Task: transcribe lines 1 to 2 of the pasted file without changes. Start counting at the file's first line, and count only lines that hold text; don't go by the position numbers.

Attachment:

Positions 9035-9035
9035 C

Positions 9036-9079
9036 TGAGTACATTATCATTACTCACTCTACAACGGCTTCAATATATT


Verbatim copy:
Positions 9035-9035
9035 C